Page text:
By Chris Shearer
7 December 2022
Colin Griffiths, Retired Priest in the Diocese of Ballarat, Society of the Sacred Mission
It was December 1982 when Colin Griffiths arrived in Johannesburg for a course on Lesotho’s local language. The young Australian priest had recently begun a two-year stint in Lesotho, what he would later consider something of a second curacy. He was in apartheid South Africa, staying with a religious order that was very close to the then General-Secretary of the South African Council of Churches, man whose anti-apartheid activism had already made a name for him both at home and abroad. This was of course, Desmond Tutu.
“One Sunday I was taken out to Soweto where he was ministering,” Mr Griffiths recalled. “He greeted me very warmly: he was very warm.”
For years the South African government had tried to paint Tutu as a communist sympathiser. Many white South Africans were afraid of him, and even several anti-apartheid whites had publicly criticised his rhetoric, including former Anglican Archbishop of Cape Town Bill Burnett.
But Mr Griffiths saw none of that on that Sunday in Soweto. What he saw was a man who cared deeply about his people and his faith, a man of humility, a man who wanted to make a young Australian priest feel welcome.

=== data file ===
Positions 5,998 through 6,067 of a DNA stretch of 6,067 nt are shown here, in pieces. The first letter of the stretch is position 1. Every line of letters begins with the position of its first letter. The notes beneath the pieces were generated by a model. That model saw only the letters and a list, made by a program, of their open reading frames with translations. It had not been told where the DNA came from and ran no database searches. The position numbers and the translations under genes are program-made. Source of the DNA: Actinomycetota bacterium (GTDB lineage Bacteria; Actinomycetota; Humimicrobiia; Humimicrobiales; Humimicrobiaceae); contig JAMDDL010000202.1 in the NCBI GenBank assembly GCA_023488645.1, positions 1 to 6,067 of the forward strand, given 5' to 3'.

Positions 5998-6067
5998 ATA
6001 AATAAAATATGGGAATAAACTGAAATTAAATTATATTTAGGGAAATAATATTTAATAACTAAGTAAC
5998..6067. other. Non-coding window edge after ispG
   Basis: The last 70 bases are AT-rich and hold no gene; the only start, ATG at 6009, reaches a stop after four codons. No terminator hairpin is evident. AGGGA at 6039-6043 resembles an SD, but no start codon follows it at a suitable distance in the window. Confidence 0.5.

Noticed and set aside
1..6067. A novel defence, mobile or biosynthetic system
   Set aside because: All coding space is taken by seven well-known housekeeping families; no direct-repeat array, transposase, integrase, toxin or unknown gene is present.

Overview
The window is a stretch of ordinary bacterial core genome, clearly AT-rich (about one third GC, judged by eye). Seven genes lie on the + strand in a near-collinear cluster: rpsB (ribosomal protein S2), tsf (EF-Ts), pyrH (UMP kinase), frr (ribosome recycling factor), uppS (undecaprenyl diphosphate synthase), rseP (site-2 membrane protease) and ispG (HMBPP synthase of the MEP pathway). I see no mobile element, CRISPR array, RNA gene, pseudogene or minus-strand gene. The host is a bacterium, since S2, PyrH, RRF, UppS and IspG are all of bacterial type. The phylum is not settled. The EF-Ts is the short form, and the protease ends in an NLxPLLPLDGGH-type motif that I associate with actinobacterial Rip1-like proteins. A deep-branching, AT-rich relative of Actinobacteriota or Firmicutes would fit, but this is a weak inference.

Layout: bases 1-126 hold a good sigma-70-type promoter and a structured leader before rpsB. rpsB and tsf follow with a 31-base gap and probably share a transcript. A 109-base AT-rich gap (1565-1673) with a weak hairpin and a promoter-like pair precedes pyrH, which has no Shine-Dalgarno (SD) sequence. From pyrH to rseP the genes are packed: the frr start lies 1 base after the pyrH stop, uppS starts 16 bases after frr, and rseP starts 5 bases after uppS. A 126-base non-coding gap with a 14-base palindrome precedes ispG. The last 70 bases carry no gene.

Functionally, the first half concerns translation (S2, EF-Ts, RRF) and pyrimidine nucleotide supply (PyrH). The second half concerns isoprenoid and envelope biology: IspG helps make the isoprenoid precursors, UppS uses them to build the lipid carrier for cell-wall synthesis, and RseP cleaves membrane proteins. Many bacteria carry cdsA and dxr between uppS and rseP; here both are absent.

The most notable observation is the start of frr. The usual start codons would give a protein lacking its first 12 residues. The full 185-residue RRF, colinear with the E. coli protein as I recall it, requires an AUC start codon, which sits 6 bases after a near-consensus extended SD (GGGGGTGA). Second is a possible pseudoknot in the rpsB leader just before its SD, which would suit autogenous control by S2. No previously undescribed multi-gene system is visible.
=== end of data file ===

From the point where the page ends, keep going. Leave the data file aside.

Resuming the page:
“I was in Soweto, a huge African township, so I wasn’t in my comfort zone,” Mr Griffiths said. “He went out of his way to make me feel at home,”
Tutu invited him back to his home for lunch along with a number of local clergy. Mr Griffiths remembered that there the group talked affably and joked, but also despaired over what they saw as their lack of impact against apartheid. They were non-violent, and the state was so entrenched that it seemed unconquerable to them on that Sunday in December 1982. But even so, Mr Griffiths found himself impressed by the Tutu’s commitment and humility.
“He gave me a lot of hope that they would eventually succeed,” he said. “Next minute he’s made Bishop of Johannesburg. Next minute Archbishop of Cape Town. Next minute Nelson Mandela was released.”
It would be around twenty years before the two men met again.
Apartheid was over, South Africa was a democracy, and Archbishop Desmond Tutu was wrapping up his work with the Truth and Reconciliation Commission.
Mr Griffiths didn’t ask him if he remembered the post-service lunch in Soweto all those years ago. Too many faces and too many terrible and beautiful moments had passed since then. But Mr Griffiths could see the man still had the same vitality and humility as he’d had on that day he had greeted the young Australian priest so warmly.
“He was just dedicated to peace and justice, to the freedom of his people. There was no ego.”
Father Hugh Kempster, School Chaplain and former Vicar of St Peter’s Eastern Hill
Hugh Kempster had only recently found what he called an adult Christian faith. It was the mid-1980s and he was in the United Kingdom studying electronic engineering. One day a couple of friends told him to come along to the “Desmond Tutu rally”. Dr Kempster said he didn’t really know a great deal about Tutu at the time, but thought he should go take a look anyway.
“I went along to the rally and it was just incredible,” he said. “It was a bit like the Pope arriving in Cardiff!”
Throngs of people had gathered in the outdoor stadium in an almost electric atmosphere. And at the centre of it all was one man.
“There were thousands and thousands of people,” Dr Kempster remembered. “This small figure away in the distance was booming from the speakers with incredible energy.”